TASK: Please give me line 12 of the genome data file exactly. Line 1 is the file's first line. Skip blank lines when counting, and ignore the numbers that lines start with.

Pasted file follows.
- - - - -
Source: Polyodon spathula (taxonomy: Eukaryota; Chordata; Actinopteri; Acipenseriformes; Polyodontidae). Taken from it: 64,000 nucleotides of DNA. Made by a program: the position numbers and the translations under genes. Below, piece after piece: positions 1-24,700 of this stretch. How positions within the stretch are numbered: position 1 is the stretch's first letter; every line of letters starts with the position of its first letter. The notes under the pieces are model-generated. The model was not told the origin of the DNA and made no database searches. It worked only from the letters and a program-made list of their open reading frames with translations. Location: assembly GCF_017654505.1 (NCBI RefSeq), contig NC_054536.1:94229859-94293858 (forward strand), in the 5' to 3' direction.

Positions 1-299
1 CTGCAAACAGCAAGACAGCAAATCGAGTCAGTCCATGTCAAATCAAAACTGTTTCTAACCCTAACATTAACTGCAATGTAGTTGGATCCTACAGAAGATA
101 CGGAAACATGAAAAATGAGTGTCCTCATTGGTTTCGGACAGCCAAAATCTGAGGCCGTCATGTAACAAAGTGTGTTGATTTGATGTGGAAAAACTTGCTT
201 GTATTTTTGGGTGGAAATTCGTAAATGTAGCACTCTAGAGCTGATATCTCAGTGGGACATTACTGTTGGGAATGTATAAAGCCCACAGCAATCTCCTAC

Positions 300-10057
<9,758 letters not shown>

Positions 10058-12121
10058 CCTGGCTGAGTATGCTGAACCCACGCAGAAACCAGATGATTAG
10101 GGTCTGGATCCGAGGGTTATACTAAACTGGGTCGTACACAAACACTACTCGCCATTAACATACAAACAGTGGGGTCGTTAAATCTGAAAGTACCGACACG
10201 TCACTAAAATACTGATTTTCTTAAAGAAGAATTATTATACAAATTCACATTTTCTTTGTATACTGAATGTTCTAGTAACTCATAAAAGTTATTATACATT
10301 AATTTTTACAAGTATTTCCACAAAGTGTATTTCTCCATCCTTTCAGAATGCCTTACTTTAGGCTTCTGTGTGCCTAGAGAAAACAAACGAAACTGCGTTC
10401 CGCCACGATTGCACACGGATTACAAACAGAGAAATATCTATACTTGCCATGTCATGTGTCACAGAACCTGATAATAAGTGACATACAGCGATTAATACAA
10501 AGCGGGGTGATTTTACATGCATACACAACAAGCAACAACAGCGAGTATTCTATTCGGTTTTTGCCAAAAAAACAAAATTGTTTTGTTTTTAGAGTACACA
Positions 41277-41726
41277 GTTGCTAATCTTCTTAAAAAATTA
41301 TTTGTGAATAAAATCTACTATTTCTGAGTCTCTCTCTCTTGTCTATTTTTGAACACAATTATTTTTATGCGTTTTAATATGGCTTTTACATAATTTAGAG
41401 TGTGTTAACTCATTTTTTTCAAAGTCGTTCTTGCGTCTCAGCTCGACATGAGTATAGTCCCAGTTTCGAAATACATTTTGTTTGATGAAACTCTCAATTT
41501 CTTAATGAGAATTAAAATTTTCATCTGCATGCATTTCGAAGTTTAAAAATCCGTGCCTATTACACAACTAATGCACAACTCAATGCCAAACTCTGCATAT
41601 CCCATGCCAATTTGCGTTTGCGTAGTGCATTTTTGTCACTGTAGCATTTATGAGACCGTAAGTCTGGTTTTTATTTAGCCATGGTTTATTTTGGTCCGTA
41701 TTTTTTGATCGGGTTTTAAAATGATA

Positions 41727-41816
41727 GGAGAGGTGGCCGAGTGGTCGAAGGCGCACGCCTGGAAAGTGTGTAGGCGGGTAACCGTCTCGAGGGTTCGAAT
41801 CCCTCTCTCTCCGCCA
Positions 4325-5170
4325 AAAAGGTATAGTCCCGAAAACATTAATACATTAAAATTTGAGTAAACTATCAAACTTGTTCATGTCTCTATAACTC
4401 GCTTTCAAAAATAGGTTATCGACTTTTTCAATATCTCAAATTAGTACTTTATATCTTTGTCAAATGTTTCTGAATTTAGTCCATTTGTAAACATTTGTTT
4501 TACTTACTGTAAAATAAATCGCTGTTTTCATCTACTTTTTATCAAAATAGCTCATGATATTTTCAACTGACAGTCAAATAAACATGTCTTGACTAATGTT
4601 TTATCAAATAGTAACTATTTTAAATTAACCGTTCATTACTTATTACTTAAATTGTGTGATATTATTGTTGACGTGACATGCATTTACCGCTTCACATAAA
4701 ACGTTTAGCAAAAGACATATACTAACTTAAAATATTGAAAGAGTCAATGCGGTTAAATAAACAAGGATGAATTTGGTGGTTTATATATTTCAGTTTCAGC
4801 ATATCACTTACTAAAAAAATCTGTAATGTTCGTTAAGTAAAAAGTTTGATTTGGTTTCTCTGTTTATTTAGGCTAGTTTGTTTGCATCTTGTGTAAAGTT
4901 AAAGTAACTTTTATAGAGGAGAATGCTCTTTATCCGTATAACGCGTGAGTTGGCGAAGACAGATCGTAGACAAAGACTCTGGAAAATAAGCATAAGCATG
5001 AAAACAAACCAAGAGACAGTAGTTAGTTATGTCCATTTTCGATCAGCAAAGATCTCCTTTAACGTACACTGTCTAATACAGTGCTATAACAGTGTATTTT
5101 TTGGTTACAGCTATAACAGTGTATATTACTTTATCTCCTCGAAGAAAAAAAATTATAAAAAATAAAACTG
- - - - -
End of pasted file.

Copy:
10301 AATTTTTACAAGTATTTCCACAAAGTGTATTTCTCCATCCTTTCAGAATGCCTTACTTTAGGCTTCTGTGTGCCTAGAGAAAACAAACGAAACTGCGTTC